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What’s the Stem Cells Buzz this Week? - CVD Therapy Models, MSCs Care for Keratinocytes, Isolating Fetal Stem Cells, and Boosting Clinical Application of hMSCs!

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A roundup of some the recent stories in the ever-changing world of stem cells and regenerative medicine

Reviewing CVD Cell Therapy Models

Cell and animal models serve to measure the potential success or failure of cell therapies; however, confounding elements can lead to bias and the loss of preclinical utility. In a new review, the lab of Johannes Boltze (Fraunhofer Research Institution for Marine Biotechnology, Lübeck, Germany) discuss the nature of certain cofounding elements in the context cardiovascular disease (CVD) models, how to improve models, and the possible application of high-quality functional and imaging readout protocols to provide a more holistic assessment of cell therapy. See Stem Cells now for an interesting read!

MSCs Care for Keratinocytes in Altered Microenvironments

A recent Stem Cells study from the lab of Tae-Yoon Kim (Catholic University of Korea, Seoul, Republic of Korea) has sought to assess the influence of mesenchymal stem cells (MSCs) on keratinocytes in altered microenvironments in the context of inflammatory wound research. The team discovered that in conditions of high extracellular calcium, MSCs suppress proliferation and differentiation of keratinocytes in a TGFβ1-dependent manner, involving multiple proximal signaling cascades.

Stay Out, Mom! - Learning how to Isolate Fetal Stem Cells

Culturing fetal mesenchymal stem cells (MSCs) derived from the placenta is difficult due to maternal cell contamination. To get round this problem, the lab of Rebecca Pelekanos (University of Queensland, Australia) have “validated a novel isolation procedure comprising focal dissection from the cotyledonary core, collagenase/dispase digestion and explant culture in endothelial growth media that selected, and provided a proliferative environment, for fetal MSC”. See this new Stem Cells Translational Medicine study for all the details on a study that could promote regenerative medicine applications of this utile stem cell source.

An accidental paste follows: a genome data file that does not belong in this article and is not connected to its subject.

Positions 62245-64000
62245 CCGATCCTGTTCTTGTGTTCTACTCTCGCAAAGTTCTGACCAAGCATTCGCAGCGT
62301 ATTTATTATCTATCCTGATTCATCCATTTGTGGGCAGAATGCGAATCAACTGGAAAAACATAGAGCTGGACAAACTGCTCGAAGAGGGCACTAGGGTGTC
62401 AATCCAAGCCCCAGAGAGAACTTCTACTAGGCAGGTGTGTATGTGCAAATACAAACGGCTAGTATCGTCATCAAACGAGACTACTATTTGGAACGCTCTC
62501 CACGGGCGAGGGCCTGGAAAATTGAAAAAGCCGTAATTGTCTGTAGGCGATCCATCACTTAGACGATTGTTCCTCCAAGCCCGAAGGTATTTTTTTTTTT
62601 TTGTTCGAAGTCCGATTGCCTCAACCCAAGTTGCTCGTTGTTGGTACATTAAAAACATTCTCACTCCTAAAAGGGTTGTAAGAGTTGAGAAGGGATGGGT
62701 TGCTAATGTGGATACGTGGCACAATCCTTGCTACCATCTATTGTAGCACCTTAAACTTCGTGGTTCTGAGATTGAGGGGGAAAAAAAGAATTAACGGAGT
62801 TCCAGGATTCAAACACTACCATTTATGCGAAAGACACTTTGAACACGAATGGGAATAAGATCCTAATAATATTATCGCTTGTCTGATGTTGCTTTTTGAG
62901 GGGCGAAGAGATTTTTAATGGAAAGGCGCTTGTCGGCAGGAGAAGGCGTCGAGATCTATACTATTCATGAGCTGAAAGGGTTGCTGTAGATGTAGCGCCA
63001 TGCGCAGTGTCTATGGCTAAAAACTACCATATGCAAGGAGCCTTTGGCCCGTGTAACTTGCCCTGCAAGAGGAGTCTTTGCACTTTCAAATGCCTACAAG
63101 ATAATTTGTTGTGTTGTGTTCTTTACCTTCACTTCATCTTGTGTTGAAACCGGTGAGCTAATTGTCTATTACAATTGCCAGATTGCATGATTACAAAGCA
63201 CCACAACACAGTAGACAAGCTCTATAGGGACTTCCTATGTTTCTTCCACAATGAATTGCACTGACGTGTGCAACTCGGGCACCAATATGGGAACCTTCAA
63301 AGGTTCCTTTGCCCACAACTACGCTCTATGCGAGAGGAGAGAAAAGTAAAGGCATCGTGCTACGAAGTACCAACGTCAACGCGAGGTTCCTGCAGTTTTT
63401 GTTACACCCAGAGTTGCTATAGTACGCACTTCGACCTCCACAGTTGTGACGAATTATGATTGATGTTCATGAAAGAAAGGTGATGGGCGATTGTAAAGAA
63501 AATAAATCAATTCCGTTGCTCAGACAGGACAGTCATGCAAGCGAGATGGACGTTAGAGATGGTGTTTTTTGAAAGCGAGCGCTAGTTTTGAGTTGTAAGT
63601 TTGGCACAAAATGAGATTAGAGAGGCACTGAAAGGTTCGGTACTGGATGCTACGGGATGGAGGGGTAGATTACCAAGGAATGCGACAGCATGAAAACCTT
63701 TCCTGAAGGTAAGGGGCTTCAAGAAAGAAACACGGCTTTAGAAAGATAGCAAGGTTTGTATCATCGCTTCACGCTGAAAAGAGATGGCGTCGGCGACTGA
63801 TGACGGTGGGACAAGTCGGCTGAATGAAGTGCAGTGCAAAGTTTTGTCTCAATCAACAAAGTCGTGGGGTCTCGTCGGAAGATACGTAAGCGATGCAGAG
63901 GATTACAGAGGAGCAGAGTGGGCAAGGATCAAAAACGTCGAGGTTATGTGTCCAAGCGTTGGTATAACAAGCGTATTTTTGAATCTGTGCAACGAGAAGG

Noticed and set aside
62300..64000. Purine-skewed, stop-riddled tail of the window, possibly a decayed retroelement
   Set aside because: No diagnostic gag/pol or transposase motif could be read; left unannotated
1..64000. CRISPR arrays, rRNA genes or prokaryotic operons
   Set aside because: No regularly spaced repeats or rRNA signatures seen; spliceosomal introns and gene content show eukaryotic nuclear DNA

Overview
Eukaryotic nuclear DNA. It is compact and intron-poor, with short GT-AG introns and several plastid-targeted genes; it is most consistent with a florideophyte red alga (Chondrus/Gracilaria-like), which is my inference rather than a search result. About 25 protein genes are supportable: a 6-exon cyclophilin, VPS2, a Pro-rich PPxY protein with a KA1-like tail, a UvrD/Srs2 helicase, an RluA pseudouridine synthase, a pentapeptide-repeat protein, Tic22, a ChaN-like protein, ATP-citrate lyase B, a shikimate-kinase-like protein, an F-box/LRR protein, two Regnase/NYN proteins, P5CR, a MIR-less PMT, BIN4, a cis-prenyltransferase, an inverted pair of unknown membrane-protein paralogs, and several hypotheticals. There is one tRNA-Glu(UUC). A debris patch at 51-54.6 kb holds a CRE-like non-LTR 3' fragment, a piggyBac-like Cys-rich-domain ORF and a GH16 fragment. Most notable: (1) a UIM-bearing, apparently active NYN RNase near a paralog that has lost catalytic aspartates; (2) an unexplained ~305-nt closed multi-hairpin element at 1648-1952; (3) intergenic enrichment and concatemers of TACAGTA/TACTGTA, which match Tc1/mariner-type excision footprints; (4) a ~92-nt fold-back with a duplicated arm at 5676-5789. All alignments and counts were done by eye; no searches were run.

Lower Costs and More Cells Boosts Clinical Application of hMSCs

The widespread clinical application of human mesenchymal stem cells (hMSCs) currently entails significant labor and monetary costs so many researchers are searching for enhanced culture techniques. The lab of Simon Cool (Agency for Science Technology and Research (A*STAR), Singapore) have now developed an engineered heparan sulfate variant (HS8) which binds and potentiates FGF-2, a key growth factor pathway that facilitates stem cell expansion. Their new Stem Cells Translational Medicine study suggests that this strategy enhances hMSC proliferation and expansion in a cost-effective manner. Great news!

So that’s a wrap for this week! Please let us know your views on all the stories we have covered here on the Stem Cells Buzz, and please let us know if we have missed anything interesting! Happy reading!